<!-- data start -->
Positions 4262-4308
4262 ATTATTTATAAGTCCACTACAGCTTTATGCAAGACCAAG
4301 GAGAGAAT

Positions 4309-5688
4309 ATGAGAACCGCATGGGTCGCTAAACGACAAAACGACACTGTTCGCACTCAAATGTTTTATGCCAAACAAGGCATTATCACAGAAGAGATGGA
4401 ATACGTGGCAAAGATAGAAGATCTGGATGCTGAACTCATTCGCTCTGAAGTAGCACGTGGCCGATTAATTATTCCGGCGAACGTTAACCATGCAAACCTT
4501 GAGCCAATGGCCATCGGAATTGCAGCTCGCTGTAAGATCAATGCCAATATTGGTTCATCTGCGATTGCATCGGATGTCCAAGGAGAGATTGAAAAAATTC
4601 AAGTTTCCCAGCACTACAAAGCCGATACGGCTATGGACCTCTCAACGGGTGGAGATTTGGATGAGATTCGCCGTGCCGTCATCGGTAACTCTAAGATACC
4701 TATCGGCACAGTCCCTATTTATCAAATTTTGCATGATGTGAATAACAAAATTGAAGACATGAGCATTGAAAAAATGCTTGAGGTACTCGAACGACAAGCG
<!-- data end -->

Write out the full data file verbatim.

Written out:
Positions 4262-4308
4262 ATTATTTATAAGTCCACTACAGCTTTATGCAAGACCAAG
4301 GAGAGAAT

Positions 4309-5688
4309 ATGAGAACCGCATGGGTCGCTAAACGACAAAACGACACTGTTCGCACTCAAATGTTTTATGCCAAACAAGGCATTATCACAGAAGAGATGGA
4401 ATACGTGGCAAAGATAGAAGATCTGGATGCTGAACTCATTCGCTCTGAAGTAGCACGTGGCCGATTAATTATTCCGGCGAACGTTAACCATGCAAACCTT
4501 GAGCCAATGGCCATCGGAATTGCAGCTCGCTGTAAGATCAATGCCAATATTGGTTCATCTGCGATTGCATCGGATGTCCAAGGAGAGATTGAAAAAATTC
4601 AAGTTTCCCAGCACTACAAAGCCGATACGGCTATGGACCTCTCAACGGGTGGAGATTTGGATGAGATTCGCCGTGCCGTCATCGGTAACTCTAAGATACC
4701 TATCGGCACAGTCCCTATTTATCAAATTTTGCATGATGTGAATAACAAAATTGAAGACATGAGCATTGAAAAAATGCTTGAGGTACTCGAACGACAAGCG